The Earth, Wind & Fire research project used the ESP-r dynamic simulation model (Gontikaki, et al., 2010) to study the dynamic behaviour and estimate the annual energy performance of the solar chimney. This model was developed at TU Eindhoven and can be used by designers to analyse complex relationships between the inside and outside climate of a building based on architecture, building mass, air currents and climate systems (including the control system). It is a flexible and powerful tool and ideal for simulating innovative technologies.
Practical calculation model
In the conceptual phase, it is the architect who lays the foundation for the successful architectural integration of a solar chimney in a building. A user-friendly calculation model was designed for the purposes of this intuitive and interactive phase of the design that can be used to visualise different architectural variants and their energetic consequences with a click of the mouse (Bokel, R., 2011).
The estimated annual yield of the PV panels in the twin solar chimney is about 18,000 kWh (see Table 1). This assumes the specific monthly solar radiation level applied in NEN 5060:2008. The coverage of the PV panels is relatively low. In principle, better coverage could be achieved by optimising the width of the solar chimney to match the size of the PV panels (1654 x 989 mm).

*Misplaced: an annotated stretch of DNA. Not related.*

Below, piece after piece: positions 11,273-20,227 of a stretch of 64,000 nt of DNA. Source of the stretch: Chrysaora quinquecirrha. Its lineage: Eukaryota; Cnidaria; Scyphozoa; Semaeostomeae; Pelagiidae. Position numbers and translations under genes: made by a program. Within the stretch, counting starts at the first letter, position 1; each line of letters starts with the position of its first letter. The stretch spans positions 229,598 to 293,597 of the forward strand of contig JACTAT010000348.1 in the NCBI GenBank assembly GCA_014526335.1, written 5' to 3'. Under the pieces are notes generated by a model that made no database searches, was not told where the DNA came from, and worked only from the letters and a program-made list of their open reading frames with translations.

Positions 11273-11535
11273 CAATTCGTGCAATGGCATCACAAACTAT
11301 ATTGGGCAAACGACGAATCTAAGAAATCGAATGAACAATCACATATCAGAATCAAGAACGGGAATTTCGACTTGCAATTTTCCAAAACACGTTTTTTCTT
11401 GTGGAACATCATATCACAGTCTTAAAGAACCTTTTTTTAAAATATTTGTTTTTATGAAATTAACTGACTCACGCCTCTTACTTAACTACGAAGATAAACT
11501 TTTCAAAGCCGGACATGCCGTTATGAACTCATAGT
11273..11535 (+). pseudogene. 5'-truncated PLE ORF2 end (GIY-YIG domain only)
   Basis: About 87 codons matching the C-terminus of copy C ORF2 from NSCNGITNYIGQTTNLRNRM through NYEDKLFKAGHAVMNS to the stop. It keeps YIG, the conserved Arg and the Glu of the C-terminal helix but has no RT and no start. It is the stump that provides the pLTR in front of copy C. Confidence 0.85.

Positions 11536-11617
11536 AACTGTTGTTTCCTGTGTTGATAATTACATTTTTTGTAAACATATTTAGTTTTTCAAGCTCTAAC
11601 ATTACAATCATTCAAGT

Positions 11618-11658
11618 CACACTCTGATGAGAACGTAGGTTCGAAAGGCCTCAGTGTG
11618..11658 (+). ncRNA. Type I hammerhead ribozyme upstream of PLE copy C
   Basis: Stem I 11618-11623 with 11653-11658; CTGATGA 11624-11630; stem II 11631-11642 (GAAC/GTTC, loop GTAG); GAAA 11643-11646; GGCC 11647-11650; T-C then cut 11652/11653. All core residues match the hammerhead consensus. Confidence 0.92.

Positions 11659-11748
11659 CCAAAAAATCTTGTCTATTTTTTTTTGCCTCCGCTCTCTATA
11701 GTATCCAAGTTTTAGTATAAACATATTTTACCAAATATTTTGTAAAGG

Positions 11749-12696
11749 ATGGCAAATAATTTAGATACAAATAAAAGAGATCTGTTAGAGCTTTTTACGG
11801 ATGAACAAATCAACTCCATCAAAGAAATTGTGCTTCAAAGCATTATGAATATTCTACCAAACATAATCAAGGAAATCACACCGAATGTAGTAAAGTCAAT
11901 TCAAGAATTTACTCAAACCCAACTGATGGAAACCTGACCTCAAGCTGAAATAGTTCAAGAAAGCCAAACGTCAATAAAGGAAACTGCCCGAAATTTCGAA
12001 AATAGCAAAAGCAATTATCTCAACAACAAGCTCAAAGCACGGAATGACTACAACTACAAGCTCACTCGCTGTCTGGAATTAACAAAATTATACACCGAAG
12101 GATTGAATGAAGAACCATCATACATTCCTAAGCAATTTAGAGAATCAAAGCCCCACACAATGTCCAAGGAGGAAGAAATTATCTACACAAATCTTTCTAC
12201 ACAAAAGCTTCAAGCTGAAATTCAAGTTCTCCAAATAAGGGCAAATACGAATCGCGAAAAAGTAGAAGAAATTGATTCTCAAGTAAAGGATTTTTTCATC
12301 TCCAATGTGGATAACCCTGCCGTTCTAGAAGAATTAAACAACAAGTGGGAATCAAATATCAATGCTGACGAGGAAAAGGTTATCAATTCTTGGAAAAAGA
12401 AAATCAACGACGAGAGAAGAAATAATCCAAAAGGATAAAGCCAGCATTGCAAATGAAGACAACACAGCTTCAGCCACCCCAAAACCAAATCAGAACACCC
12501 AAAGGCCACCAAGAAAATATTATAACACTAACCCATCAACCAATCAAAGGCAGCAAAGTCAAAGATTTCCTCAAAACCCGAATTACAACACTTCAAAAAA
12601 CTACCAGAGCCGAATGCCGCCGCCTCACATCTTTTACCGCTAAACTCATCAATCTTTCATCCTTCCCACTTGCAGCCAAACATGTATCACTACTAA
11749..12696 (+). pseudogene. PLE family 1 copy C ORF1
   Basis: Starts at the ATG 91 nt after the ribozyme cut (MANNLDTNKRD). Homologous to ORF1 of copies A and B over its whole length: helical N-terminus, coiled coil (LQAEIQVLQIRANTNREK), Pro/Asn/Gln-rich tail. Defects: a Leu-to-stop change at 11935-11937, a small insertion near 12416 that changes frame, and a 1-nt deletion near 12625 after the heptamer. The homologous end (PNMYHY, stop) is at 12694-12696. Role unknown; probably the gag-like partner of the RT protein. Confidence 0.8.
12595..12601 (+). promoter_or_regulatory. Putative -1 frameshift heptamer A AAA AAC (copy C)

Table 1. Energy yield of PV panels.
The estimated annual thermal energy yield of the twin solar chimney is about 101,000 kWh (see Table 2). This assumes the specific monthly solar radiation level used in NEN 5060:2008 and an efficiency of 50%. Table 2 reveals that the contribution of the side walls is limited (≈ 12.9%).
The heat harvested in the solar chimney has a low temperature level and hence a low exergetic value, which means direct use for HVAC and domestic hot water supply is limited. The following options are available for the optimum use of the low-grade heat:
· The energy yield during the heating season (from mid-October to mid-April) is ≈ 31.6% of the total yield. In principle, this heat can be used to heat the building and the domestic hot water supply directly or indirectly using heat pumps.
· The energy yield during the cooling season (mid-April to mid-October) is ≈ 68.4% of the total annual yield. In principle, this heat can be used to heat the domestic hot water supply directly or indirectly using heat pumps.
· Another important consumer of heat in the cooling season is the TES system, which needs to compensate for the heat used during the heating season and restore the thermal equilibrium in the ground.